• Look away from the stats in the sidebar. Who knows what they’re counting. And what’s the use of looking for something to feed bad about?

      Just today I was thinking how amazing it is that we have any readers at all. Think of all the competition for people’s attention: other websites, television, radio, podcasts, books on tape, online dating, porn…

      And yet we touch something so that people take time to enjoy our words and photos. Amazing!

      Give yourself a big husky hug and celebrate every follower. :)

    • One way you can make your stats look bigger than they are is to link your social media sites to your blog.

  4. We only look at stats when someone asks us for our numbers. Mom is always afraid of being disappointed. We never checked our Alexa score before, so for fun we did it just now and our ranking is 162,087 which we thought was pretty good for a silly blog. We have fun doing our blog and we know our readers love us which is all that really matters. Sure we want more traffic, but it will come in time we hope. We are doing more with social media Twitter is easy for us so we have 5551 followers there, Facebook is tough, but still have 2237 likes, the others are in the growing process. We don’t obsess over the numbers thing and if someone asks, we will tell, no shame in it, but it isn’t the most important thing for us.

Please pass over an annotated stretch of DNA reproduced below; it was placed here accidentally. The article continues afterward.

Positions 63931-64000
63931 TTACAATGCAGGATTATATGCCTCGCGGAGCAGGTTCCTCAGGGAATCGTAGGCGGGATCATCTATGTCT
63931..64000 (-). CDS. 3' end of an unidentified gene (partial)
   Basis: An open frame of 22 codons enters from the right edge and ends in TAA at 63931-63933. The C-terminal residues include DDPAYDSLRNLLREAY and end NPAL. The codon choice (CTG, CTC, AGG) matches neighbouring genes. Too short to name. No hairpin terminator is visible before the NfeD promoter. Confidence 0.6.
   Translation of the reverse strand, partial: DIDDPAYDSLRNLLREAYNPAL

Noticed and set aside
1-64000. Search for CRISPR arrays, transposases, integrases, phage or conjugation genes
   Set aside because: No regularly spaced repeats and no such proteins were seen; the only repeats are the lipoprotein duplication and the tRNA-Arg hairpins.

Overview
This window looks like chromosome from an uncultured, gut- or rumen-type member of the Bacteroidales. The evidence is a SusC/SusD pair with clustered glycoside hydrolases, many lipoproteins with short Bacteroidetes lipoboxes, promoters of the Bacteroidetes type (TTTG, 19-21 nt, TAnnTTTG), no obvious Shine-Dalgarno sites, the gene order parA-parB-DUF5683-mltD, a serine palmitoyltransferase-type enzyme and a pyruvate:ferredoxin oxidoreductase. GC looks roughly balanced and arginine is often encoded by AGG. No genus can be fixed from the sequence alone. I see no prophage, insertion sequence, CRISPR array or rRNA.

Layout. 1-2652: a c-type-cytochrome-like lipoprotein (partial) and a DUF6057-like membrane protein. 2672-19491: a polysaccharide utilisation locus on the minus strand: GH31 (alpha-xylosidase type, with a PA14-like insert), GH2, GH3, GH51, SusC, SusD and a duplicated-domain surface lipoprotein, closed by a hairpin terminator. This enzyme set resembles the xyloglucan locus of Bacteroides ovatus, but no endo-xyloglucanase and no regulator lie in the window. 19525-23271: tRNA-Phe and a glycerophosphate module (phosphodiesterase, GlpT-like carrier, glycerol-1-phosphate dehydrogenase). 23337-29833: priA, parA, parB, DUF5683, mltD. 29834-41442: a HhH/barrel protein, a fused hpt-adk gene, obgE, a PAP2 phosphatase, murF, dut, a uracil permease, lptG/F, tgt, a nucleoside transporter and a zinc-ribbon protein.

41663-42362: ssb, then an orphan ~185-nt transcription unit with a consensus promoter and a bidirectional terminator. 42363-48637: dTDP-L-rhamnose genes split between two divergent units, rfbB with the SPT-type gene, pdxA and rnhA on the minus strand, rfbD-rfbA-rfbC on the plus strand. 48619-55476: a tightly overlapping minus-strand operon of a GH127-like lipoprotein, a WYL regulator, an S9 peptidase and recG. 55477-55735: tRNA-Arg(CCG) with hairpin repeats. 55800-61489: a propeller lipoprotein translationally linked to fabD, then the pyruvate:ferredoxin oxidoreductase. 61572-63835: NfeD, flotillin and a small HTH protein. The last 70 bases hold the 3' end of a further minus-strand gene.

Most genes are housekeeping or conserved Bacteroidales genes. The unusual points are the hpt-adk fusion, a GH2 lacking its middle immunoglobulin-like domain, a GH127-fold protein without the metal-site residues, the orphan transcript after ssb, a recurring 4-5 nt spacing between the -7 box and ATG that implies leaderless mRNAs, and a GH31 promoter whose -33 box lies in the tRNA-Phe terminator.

• It sounds like you have a balanced idea about stats. Good for you.

      And that is a great Alexa ranking. I have no idea exactly how it’s calculated. But isn’t it amazing that there are only 162,000 websites in American more popular than yours?

      Thanks for joining the naked fun. :)

  5. I try to not get wrapped in stats, because mine are not that great. I am having a galloping start to 2015 for some reason however. I would have to look at my old blog, and my new to get all the stats, and that requires math, Too early for that.

  6. Judith Gouveia says: